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New cases of HIV have reached an all-time low in New York City. The Health Department reports that 2,279 people were diagnosed with the virus in 2016, down 8.6 percent from the year prior. When the department first began tracking HIV cases in 2001, it counted 5,906 new infections.

One New York health official attributes to the increased use of a preventative drug called pre-exposure prophylaxis, or PrEP. “The technology has landed, and implementation is moving quickly,” Dr. Demetre Daskalakis, the Health Department’s Deputy Commissioner for Disease Control, told Jezebel. “Finally we’re seeing that the curve of decline is statistically significant. I think this is a harbinger of really good things to come.”

PrEP has been on the market since 2012, but is only recently beginning to gain traction among those at a high risk of HIV. The health department estimates that just five percent of men who have sex with men were on PrEP at the start of 2016; by the end of the year, that figure had ballooned to 30 percent.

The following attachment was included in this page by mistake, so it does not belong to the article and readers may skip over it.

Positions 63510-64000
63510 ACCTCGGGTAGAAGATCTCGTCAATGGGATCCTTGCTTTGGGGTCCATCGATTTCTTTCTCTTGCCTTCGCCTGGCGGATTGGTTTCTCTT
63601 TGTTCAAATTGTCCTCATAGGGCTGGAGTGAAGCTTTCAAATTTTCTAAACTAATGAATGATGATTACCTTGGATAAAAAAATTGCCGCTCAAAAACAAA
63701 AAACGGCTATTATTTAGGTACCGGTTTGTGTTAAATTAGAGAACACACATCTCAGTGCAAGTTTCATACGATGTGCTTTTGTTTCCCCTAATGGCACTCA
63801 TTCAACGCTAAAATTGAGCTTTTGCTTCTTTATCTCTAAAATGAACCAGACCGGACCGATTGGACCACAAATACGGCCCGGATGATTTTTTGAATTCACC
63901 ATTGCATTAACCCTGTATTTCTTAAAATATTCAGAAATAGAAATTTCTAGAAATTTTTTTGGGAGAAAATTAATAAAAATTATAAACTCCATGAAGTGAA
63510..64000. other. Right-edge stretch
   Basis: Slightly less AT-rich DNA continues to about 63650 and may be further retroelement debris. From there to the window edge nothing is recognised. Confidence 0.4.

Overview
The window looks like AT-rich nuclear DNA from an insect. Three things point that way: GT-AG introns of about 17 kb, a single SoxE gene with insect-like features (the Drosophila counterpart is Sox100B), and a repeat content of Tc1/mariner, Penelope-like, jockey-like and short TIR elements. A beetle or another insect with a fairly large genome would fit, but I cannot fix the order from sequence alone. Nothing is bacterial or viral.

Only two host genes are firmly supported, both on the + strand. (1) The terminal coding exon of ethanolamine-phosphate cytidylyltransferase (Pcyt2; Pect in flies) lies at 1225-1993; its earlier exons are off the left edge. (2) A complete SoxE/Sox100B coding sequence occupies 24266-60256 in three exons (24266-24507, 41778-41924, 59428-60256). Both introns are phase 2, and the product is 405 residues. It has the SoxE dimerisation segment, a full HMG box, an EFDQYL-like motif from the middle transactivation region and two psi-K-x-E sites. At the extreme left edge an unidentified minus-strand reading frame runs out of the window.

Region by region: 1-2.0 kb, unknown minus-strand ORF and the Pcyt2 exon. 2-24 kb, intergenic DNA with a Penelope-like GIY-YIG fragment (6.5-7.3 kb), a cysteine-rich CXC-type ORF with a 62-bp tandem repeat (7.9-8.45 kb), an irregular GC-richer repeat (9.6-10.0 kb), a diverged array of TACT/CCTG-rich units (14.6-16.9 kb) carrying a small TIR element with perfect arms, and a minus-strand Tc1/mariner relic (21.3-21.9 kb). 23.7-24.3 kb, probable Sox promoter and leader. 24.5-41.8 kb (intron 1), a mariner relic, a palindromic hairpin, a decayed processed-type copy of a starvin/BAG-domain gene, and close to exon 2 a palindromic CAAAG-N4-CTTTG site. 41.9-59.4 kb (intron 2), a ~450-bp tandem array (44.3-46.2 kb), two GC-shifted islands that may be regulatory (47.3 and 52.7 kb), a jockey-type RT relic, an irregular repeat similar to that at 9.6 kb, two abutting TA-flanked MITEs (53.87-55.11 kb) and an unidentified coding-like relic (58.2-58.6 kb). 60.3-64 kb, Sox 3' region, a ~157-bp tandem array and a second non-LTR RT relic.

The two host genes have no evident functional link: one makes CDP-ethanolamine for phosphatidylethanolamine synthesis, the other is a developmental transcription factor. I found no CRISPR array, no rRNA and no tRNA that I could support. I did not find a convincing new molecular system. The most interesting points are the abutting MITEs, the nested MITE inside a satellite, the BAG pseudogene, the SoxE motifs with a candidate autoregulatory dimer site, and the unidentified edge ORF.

New York City has pushed to make PrEP available to men of color—the group that has historically constituted the majority of new diagnoses. However, while contraction rates among men who have sex with men cratered dramatically—1,236 diagnoses in 2016 compared with 1,450 in 2015—the number of women to contract the virus rose slightly, with black and Latina women making up more than 90 percent of newly diagnosed cases.

To combat HIV among women, Daskalakis said that the agency will target women-focused providers, like OB-GYNs, and encourage them to prescribe PrEP to their patients.

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“We’re going to really energize our next campaign to be very, very women focused,” he said. “We need to better with women, and so we will.”

Currently, the drug is available for free or low cost at the eight city-run clinics around Manhattan, the Bronx, Brooklyn and Queens.